By doing this, we can also at the same time support HTTP Strict Transport Security or HSTS–a way of making sure that all your web site’s users are browsing your site as securely as possible.

Of course, it’s a bit more complicated than that in practice—so let’s walk through the configuration.

Installing HAProxy

The HAProxy packages included with Ubuntu 14.04 LTS aren’t anywhere remotely near current, and so we need to add the following PPA before we get going:

sudo add-apt-repository ppa:vbernat/haproxy-1.6

Then update your sources and install haproxy:

sudo aptitude update
sudo aptitude install haproxy

The main HAProxy configuration file lives at /etc/haproxy/haproxy.cfg, so pop that open for editing. Here’s the configuration I’m using:

    log /dev/log	local0
    log /dev/log	local1 notice
    chroot /var/lib/haproxy
    stats socket /run/haproxy/admin.sock mode 660 level admin
    stats timeout 30s
    user haproxy
    group haproxy

    # Default SSL material locations
    ca-base /etc/ssl/certs
    crt-base /etc/ssl/private

    ssl-default-bind-options no-sslv3 no-tlsv10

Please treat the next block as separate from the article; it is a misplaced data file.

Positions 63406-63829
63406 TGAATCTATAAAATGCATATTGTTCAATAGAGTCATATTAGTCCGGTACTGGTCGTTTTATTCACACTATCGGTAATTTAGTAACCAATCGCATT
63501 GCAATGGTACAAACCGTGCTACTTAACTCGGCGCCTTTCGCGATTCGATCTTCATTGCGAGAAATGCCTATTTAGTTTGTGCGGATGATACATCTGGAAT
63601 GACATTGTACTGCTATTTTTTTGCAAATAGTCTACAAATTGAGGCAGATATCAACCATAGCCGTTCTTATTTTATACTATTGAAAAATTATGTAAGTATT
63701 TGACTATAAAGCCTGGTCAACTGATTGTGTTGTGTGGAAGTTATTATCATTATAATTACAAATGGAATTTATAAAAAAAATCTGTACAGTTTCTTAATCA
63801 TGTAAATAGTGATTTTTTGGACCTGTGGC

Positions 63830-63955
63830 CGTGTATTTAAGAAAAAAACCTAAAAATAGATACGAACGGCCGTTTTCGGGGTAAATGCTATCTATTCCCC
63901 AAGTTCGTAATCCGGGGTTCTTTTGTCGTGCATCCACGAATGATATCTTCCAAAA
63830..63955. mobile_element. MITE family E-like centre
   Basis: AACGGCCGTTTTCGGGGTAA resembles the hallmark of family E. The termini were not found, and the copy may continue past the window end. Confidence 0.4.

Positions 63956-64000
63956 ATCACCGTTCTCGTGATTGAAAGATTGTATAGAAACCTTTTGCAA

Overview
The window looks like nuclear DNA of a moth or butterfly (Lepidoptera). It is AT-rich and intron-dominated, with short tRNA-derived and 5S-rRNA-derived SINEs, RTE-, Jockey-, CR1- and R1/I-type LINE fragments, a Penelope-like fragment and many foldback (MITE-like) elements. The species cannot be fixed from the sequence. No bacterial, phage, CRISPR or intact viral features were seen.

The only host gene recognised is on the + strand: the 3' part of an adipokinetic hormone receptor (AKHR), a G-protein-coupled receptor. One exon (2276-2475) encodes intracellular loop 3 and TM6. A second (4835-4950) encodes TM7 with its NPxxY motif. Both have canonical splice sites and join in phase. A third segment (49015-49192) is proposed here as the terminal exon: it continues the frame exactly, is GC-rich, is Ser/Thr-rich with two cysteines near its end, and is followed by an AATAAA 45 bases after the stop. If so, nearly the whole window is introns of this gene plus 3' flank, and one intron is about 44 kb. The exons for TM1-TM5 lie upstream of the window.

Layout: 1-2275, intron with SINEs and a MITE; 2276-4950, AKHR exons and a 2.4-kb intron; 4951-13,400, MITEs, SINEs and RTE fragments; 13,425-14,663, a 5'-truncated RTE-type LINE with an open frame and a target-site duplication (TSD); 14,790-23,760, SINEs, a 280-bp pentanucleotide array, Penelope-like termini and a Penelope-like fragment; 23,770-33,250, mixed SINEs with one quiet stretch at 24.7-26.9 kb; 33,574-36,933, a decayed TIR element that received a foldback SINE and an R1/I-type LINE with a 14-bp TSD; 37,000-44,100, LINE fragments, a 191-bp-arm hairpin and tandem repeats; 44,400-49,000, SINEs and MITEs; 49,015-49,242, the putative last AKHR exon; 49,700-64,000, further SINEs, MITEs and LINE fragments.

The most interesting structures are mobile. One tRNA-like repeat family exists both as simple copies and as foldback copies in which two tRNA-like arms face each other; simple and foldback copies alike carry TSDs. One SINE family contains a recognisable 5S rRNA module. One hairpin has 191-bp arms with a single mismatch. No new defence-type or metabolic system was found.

tune.ssl.default-dh-param 4096

    log		global
    mode	http
    option	httplog
    option	dontlognull
    option	forwardfor
    http-reuse always
    timeout connect 5000
    timeout client  50000
    timeout server  50000
    errorfile 400 /etc/haproxy/errors/400.http
    errorfile 403 /etc/haproxy/errors/403.http
    errorfile 408 /etc/haproxy/errors/408.http
    errorfile 500 /etc/haproxy/errors/500.http
    errorfile 502 /etc/haproxy/errors/502.http
    errorfile 503 /etc/haproxy/errors/503.http
    errorfile 504 /etc/haproxy/errors/504.http

frontend yourservername
    bind *:80
    bind *:443 ssl crt /etc/ssl/private/cert1.pem crt /etc/ssl/private/cert2.pem
    acl secure dst_port eq 443
    redirect scheme https if !{ ssl_fc }
    http-response set-header Strict-Transport-Security "max-age=31536000; includeSubDomains; preload;"
    rsprep ^Set-Cookie:\ (.*) Set-Cookie:\ \1;\ Secure if secure
    default_backend webservername

backend webservername
    http-request set-header X-Forwarded-Port %[dst_port]